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A serious question... - Nobody wears a white coat any more...
...a tribute to becoming a doctor.
ayradyss
ayradyss
A serious question...
Let's talk about two different early-twenties young men, O Best Beloved.

The first one, B, is the son of one of our most-loved faculty members. He was involved in the non-medicinal use of prescription narcotics. He went out partying with some friends, took some recreational prescription narcotics, crashed around 3 AM with everyone else and never woke up again.
I attended his funeral. Almost the entire residency did. His father is back at work and we are nervously awaiting the time when he gets called in in the middle of the night to do an ICU admission on a patient like S.

S is a staff medicine patient. He was involved in the non-medicinal use of prescription narcotics. He went out partying with some friends, took some recreational prescription narcotics, got dropped off at home, and was found twelve hours later barely breathing in a pool of his own vomit. He spent days in the ICU on a ventilator and now has anoxic encephalopathy. We didn't anticipate he would ever do anything; he now responds to simple commands and smiles when music is played to him on an iPod. He doesn't talk or do much else. He'll require 24 hour care, suctioning, turning, and therapy to keep him from getting bedsores. We don't know if anything is left of his frontal lobes and personality. His family lives at his bedside, announcing every tiny motion and change, agonizing over fevers and the days when he doesn't respond to anything.

I can't decide, O Best Beloved...if it were my child, which would I choose? Either is a future too painful to contemplate.

now feeling:: thoughtful thoughtful

12 whispers echo . o O ( ... ) O o . whisper a word
Comments
meran12345 From: meran12345 Date: September 9th, 2007 11:00 pm (UTC) (etched in stone)
i sure do know which i would choose if i were the patient. or if it were my kid.
zecular From: zecular Date: September 9th, 2007 11:53 pm (UTC) (etched in stone)

Decisions

Vita-marie, it's been awhile.

I thought I had the answer to this question several times in my life, usually founded on what some church was telling me. And, eventhough I do have strong convictions about the right to live, if it were my child, I would do everything in my power to see that s/he lives. But if the outlook was grim and a vent was required, sometimes it's just time to go.

Kids are special that way. A child may have an additional consideration when an person who has lived his or her life may not.

I feel terrible for both families.
missysedai From: missysedai Date: September 10th, 2007 01:46 am (UTC) (etched in stone)
Those poor families.
tyomniye From: tyomniye Date: September 10th, 2007 02:31 am (UTC) (etched in stone)

what a terrible dilemna

is life really life when you don't realize you're living?

sometimes death can be a blessing.. but it's so difficult to let go..

*sorrow for those left behind*

pwwka From: pwwka Date: September 10th, 2007 01:48 pm (UTC) (etched in stone)

Re: what a terrible dilemna

Not sure I agree. It's easy to decide a life is non-life when we can't see out of another's eyes. I'd rather just get behind life in general, lest in my "mercy" I blot out something of worth.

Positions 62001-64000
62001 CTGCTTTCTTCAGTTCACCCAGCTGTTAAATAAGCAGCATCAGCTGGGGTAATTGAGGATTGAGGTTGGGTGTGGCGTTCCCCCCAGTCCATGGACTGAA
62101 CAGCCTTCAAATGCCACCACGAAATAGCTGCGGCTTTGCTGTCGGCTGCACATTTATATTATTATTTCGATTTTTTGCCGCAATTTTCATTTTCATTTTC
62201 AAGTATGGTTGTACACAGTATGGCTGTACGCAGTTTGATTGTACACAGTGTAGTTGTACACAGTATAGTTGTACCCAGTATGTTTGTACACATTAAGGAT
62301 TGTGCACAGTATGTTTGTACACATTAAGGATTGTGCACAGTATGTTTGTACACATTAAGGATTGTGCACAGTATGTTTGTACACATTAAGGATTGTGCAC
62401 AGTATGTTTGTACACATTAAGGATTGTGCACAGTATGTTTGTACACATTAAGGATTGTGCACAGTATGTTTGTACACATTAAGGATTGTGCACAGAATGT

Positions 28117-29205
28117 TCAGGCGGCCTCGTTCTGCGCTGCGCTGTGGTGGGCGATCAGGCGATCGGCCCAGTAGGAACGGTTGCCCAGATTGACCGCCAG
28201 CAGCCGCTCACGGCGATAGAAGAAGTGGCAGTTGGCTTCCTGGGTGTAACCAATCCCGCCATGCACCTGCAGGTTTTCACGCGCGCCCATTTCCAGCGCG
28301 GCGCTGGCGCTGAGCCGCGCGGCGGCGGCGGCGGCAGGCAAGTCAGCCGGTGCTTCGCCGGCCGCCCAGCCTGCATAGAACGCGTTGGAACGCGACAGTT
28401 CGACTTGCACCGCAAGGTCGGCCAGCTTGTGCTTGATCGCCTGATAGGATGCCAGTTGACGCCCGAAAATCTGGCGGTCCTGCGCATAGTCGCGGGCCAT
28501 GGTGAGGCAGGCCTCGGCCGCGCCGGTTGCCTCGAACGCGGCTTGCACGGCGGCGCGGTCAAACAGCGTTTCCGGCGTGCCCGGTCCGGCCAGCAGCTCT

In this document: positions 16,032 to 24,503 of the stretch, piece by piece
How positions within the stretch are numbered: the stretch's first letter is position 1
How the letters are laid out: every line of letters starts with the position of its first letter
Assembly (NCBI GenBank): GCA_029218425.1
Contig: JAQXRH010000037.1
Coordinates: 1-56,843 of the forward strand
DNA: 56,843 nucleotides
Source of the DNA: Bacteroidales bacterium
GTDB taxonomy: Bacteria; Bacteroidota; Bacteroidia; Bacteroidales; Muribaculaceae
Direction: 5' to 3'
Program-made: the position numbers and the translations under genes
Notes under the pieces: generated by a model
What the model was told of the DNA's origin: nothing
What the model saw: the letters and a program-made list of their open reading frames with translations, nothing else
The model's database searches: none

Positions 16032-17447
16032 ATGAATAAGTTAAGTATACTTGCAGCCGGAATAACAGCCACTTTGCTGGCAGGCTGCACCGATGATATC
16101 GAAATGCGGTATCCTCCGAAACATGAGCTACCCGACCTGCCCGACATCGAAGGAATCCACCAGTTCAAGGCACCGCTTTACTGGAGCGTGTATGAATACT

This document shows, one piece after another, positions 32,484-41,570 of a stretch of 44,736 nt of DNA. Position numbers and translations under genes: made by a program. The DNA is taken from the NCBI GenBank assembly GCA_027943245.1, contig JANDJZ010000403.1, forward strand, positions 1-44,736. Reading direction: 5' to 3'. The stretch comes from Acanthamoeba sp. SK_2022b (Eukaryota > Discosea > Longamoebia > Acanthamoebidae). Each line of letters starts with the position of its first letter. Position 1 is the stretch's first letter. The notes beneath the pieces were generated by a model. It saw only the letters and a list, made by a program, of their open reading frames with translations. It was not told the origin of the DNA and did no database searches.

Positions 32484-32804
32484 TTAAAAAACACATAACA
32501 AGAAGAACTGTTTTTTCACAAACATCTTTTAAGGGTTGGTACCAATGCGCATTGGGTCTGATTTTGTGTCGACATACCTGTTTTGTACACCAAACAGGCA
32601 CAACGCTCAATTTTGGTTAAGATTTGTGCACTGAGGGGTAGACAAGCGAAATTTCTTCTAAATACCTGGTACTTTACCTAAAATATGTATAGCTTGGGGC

tyomniye From: tyomniye Date: September 10th, 2007 06:14 pm (UTC) (etched in stone)

Re: what a terrible dilemna

I tend to be biased b/c I know I wouldn't want to "live" like that.. I also have a grandmother who's been wanting to die for years but can't..
pwwka From: pwwka Date: September 10th, 2007 06:50 pm (UTC) (etched in stone)

Re: what a terrible dilemna

Eugenics happened in part because there were those who arbitrarily imposed standards of living with "dignity." You wouldn't want to live as a vegetable. Another person may not want to live with panic disorder. Or, to be flippant, with blond hair. The world isn't going to play fair: life will always be undignified.

It's a very slippery slope, to decide what's worth living and what isn't.
tyomniye From: tyomniye Date: September 10th, 2007 10:57 pm (UTC) (etched in stone)

Re: what a terrible dilemna

I was hardly suggesting a standard. You seem to take things beyond reasonable argument, of course when my intention was not to begin anything such as this & I feel like shit today.. let's just drop it & agree to disagree.

My opinions remain mine, yours remain yours, it's not like either of us will change our mind.
From: broken_onewon1 Date: September 10th, 2007 10:46 pm (UTC) (etched in stone)
The first. Ditto if I were stupid enough to over dose in the first place, pull the plug and hand any organs I had left out to people who hopefully wouldn't make as poor a decision as I had.
gipsieee From: gipsieee Date: October 24th, 2007 02:01 pm (UTC) (etched in stone)
Would it make any difference if the cause were not "stupidity"? What if it were an accidental drowning? Or a bad outcome from a medically necessary surgery? Or something else that you had no hand in bringing down upon yourself?
ayradyss From: ayradyss Date: October 24th, 2007 10:48 pm (UTC) (etched in stone)
It's a good question, isn't it? Does it make a difference how things came about?
From: broken_onewon1 Date: October 25th, 2007 01:31 am (UTC) (etched in stone)
It doesn't much matter matter to me in any case I plan to donate my organs reguardless of how I die anyway it's not like there's a spot on the drivers lisence that says only take the organs if the guy pulled a (hey watch this moment) if I'm dead I don't need them anyway and I see no reason to deprive someone else of their use. Hope fully the liver will be salavageable but that's beside the point I'm more of the mind that you should have to opt out to not donate your organs not the other way around...I'm going to get off the soap box now sorry about the rant.
12 whispers echo . o O ( ... ) O o . whisper a word